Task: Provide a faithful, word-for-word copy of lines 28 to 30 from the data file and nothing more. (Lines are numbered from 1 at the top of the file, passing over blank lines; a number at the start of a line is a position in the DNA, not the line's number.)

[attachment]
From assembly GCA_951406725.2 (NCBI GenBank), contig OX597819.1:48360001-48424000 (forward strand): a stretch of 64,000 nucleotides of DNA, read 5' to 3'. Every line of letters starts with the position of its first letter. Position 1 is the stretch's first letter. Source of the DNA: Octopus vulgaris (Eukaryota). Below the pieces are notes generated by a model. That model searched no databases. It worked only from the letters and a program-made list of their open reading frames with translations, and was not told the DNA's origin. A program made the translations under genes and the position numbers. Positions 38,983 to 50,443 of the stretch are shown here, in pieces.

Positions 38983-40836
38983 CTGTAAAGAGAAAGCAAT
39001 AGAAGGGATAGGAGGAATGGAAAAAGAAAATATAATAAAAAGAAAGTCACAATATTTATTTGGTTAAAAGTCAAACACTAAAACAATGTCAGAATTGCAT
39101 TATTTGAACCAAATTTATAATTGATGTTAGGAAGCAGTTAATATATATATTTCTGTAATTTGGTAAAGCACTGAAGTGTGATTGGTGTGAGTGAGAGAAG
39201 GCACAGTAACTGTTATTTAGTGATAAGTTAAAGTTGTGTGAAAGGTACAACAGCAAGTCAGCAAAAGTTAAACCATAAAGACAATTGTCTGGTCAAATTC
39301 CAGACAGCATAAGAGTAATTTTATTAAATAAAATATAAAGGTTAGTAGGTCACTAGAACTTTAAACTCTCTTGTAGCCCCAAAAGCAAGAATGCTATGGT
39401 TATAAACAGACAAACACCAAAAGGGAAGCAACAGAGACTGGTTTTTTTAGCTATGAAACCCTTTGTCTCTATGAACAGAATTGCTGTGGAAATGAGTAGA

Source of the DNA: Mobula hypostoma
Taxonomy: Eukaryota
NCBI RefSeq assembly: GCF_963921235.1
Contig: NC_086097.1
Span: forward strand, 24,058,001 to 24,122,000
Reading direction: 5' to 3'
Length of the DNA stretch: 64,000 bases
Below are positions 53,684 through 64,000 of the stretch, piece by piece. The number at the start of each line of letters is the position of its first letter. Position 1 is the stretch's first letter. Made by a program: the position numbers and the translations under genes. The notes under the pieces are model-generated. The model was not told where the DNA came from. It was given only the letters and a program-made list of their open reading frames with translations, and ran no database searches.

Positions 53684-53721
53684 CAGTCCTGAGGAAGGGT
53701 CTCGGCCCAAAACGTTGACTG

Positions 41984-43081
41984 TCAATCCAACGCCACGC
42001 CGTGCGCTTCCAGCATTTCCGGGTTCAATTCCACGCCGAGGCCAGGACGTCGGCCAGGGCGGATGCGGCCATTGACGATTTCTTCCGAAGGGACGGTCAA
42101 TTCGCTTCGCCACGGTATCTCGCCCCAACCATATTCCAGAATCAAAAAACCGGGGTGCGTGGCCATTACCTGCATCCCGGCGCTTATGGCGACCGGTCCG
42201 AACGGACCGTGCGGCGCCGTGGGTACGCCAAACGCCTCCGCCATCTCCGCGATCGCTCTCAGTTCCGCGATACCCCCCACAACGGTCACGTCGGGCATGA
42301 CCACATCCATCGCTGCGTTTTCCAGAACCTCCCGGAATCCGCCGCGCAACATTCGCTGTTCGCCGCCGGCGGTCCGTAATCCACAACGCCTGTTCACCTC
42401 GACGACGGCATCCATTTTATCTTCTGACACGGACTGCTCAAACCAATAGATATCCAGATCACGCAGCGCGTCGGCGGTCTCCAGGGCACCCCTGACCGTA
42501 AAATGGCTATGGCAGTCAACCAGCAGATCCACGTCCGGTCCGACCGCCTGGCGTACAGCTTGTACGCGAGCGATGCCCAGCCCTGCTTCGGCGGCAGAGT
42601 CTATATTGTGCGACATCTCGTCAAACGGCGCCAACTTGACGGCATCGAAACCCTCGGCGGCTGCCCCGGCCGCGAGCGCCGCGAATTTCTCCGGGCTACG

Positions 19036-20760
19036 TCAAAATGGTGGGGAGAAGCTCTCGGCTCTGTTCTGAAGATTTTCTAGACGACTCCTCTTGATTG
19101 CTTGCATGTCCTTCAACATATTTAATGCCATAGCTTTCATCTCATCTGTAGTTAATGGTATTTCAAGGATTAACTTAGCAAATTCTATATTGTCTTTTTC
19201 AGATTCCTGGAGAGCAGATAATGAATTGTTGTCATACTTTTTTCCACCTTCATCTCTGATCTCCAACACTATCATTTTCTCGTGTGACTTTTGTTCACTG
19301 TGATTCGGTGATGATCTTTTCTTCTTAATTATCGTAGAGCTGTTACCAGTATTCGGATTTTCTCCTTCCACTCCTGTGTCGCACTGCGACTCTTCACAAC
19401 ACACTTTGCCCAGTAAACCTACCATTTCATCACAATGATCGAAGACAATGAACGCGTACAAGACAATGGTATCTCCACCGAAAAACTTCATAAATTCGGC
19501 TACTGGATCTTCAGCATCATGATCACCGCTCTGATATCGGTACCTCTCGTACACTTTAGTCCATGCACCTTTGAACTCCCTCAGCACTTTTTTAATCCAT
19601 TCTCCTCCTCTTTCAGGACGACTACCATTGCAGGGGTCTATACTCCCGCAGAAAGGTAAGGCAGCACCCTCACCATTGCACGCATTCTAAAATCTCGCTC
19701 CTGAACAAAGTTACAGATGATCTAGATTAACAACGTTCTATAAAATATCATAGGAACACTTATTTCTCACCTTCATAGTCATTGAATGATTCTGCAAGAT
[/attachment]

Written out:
42601 CTATATTGTGCGACATCTCGTCAAACGGCGCCAACTTGACGGCATCGAAACCCTCGGCGGCTGCCCCGGCCGCGAGCGCCGCGAATTTCTCCGGGCTACG

Positions 19036-20760
19036 TCAAAATGGTGGGGAGAAGCTCTCGGCTCTGTTCTGAAGATTTTCTAGACGACTCCTCTTGATTG